• Types of connections (LANs, WANs, Intranets, etc.)

    • Technology selection process

      • Providers’ selection and contracts

      • Conformance points

      • Compliance tests

    • Implementation, deployment, maintenance, evolution

      • Deployment plans

      • Configuration guides

      • Evolution plans


    Correspondences common functions and transparencies
    Correspondences, CommonFunctions and Transparencies

    • Correspondences

      • An ODP specification of a system is composed of five views and a set of correspondences between them

      • Correspondences do not belong to any view

      • ODP distinguishes two kinds of correspondences

        • Required correspondences

        • Correspondence statements

    • Common functions

      • An ODP specification can make use of some of the common functions defined by the RM-ODP. They are “standard”

    • Transparencies

      • An ODP specification can implement some of the transparencies defined by the RM-ODP

      • The specification should state which ones are used, and how they are implemented


    Some sources
    (Some) Sources

    • COMBINE and Synapses EU-funded projects

    • Reference Architecture for Space Data Systems (RASDS), NASA/JPL, US

    • Interoperability Technology Association for Information Processing (INTAP), Japan

    • Japanese Association of Healthcare Information System Industry (JAHSI) - Hospital Information Reference Enterprise Model project , Japan

    • NEHTA Interoperability Framework (National E-Health Transition Authority), Australia

    • DASIBAO reference architecture, EDF, France


    Odp standards from sc7
    ODP standardsfrom SC7

    Notation and ArchitecturalFrameworks:

    • ISO/IEC 14750 ODP – Interface DefinitionLanguage

    • ISO/IEC 14771 ODP – Namingframework

    • ISO/IEC 14753 ODP – Interface references and binding

    • ISO/IEC 14752 ODP – Protocolsupportforcomp. interactions

    • ISO/IEC 15414 ODP – Enterprise Language

    • ISO/IEC 19793 ODP – Use of UML for ODP systemspecs

      Components:

    • ISO/IEC 13235 ODP – Trading Function

    • ISO/IEC 14769 ODP – Typerepository


    Odp standards from sc71
    ODP standardsfrom SC7

    • Notation and Architectural Frameworks:

    • ISO/IEC 14750 ODP – Interface Definition Language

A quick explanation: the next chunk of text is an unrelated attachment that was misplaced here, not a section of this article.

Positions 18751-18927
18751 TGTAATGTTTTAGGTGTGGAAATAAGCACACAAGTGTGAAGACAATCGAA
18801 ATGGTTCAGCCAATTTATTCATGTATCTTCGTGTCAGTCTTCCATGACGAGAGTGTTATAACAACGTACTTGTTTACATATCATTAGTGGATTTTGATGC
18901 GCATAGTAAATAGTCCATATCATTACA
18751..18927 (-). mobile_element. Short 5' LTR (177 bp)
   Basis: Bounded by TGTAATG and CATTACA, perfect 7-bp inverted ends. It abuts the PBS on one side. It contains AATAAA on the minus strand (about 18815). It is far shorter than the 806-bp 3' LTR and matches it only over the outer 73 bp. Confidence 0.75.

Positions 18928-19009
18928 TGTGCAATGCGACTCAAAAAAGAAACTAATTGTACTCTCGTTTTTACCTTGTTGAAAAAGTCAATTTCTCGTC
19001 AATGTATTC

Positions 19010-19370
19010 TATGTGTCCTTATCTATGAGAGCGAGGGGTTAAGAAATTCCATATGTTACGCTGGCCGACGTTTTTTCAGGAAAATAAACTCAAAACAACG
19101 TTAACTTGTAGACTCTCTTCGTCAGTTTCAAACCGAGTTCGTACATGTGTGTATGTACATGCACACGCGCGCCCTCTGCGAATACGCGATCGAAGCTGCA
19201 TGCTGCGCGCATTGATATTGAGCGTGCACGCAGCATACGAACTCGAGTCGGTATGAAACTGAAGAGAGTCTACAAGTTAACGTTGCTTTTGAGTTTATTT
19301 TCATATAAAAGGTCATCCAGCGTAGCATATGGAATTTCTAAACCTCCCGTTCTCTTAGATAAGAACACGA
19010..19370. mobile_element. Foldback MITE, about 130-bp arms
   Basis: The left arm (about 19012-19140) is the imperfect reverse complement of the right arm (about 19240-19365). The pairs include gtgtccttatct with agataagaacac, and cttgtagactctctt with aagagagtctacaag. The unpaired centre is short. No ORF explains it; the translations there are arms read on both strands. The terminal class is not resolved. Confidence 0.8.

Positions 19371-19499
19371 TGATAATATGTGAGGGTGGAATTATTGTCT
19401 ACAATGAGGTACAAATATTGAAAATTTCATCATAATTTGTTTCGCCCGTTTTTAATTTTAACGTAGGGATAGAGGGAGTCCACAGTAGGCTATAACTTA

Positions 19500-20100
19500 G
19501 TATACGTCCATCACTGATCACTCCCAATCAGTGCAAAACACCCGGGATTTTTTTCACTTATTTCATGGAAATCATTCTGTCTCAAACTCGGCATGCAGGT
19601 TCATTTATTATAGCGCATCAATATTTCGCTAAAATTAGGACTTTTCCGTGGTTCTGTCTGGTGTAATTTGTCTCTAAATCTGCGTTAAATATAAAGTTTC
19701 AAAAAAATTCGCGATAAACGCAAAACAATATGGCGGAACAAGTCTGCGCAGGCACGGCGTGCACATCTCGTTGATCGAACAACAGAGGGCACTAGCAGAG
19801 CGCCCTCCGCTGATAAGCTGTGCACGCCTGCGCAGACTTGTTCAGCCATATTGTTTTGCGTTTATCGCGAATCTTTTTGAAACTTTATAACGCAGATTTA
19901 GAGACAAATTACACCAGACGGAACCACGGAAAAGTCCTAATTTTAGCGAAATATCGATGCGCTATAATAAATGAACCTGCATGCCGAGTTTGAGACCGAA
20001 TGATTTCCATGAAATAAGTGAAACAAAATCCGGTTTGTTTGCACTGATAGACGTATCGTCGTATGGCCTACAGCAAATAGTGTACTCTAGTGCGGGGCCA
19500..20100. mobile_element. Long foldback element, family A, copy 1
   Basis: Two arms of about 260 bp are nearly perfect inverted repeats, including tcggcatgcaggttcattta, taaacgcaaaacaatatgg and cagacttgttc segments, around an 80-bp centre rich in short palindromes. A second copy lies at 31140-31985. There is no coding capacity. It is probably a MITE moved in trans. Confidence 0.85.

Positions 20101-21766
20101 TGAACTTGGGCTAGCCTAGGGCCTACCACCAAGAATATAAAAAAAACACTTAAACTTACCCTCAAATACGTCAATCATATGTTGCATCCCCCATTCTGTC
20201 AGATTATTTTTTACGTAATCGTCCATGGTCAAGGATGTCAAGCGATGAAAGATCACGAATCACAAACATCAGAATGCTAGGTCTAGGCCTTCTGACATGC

• ISO/IEC 14771 ODP – Naming framework

    • ISO/IEC 14753 ODP – Interface references and binding

    • ISO/IEC 14752 ODP – Protocol support for comp. interactions

    • ISO/IEC 15414 ODP – Enterprise Language

    • ISO/IEC 19793 ODP – Use of UML for ODP system specs

    • Components:

    • ISO/IEC 13235 ODP – Trading Function

    • ISO/IEC 14769 ODP – Type repository


    Omg pas submissions
    OMG PAS submissions

    • ISO/IEC 19500-2 ODP – Open DistributedProcessing - General Inter-ORB Protocol (GIOP)/ Internet Inter-ORB Protocol (IIOP)

      • providingbasic ODP protocolsupportforcomputationalinteractions

    • ISO/IEC 19501 Informationtechnology – UnifiedModelingLanguage (UML)

      • providingnotationfor ODP specifications

    • CORBA (CommonObjectRequestBrokerArchitecture) Services

      • providingbasic ODP functions

    • ADM – KnowledgeDiscoveryMetamodel


    What is defined and not defined in the rm odp
    Whatisdefined (and notdefined) in the RM-ODP

    • Defined

      • Vocabulary to define viewpoint specifications

      • Structuring rules

      • Set of viewpoints, correspondences, transparencies

    • NOT defined

      • Notation (i.e., concrete syntax) for viewpoint languages: Could be text or any language or technique like FDT, UML, etc.

      • Process or methodology for developing the specifications.


    Use of uml for odp system specifications uml4odp

    Use of UML for ODP system specifications(UML4ODP)

    ISO/IEC 19793, ITU-T X.906

    www.rm-odp.net


    Use of uml for odp system specifications x 906 iso iec 19793
    Use of UML* for ODP system specifications - X.906 | ISO/IEC 19793

    • A standarddefining:

      • a set of UML profiles for expressinga system specification in terms of ODP viewpoint specifications

      • possible relationships between the resultant ODP viewpoint specifications and how they are represented

      • the structure of a system specification expressed as a set of UML models using ODP viewpoint profiles

    • A standard that enables the use of MDA tools in developing and maintaining ODP system specifications

    *currently Version 2.1.1


    Uml4odp
    UML4ODP 19793

    • Why?

      • RM-ODP is notation- and methodology- independent

      • This is an advantage (a-priori) ...

      • ...but in fact it hampers the widespread adoption and use of ODP

        • No notation…

        • No tool support…

        • No ODP-based methodologies…


    Target audiences
    Target 19793audiences

    • UML Modelers

      • who need to structure (somehow) their LARGE system specifications

    • ODP Modelers

      • who need some (graphical) notation for expressing their ODP specifications and tool support

    • Modeling tool suppliers

      • who wish to develop UML-based tools capable of expressing RM-ODP viewpoint specifications.


    Uml4odp defines
    UML4ODP defines 19793

    • a UML based notation for the expression of ODP specifications

    • an approach for structuring of them using the notation, thus providing the basis for model development methods


    Uml4odp provides
    UML4ODP 19793provides

    • The expression of a system specification in terms of RM-ODP viewpoint specifications, using defined UML concepts and extensions

      • A set of UML 2 profiles (one for each viewpoint)

      • A way of using these profiles (structuring rules)

    • Relationships between the resultant RM-ODP viewpoint specifications

      • A way of modelling ODP correspondences

      • A UML profile for correspondences

    • A way for modelling conformance of implementations to specifications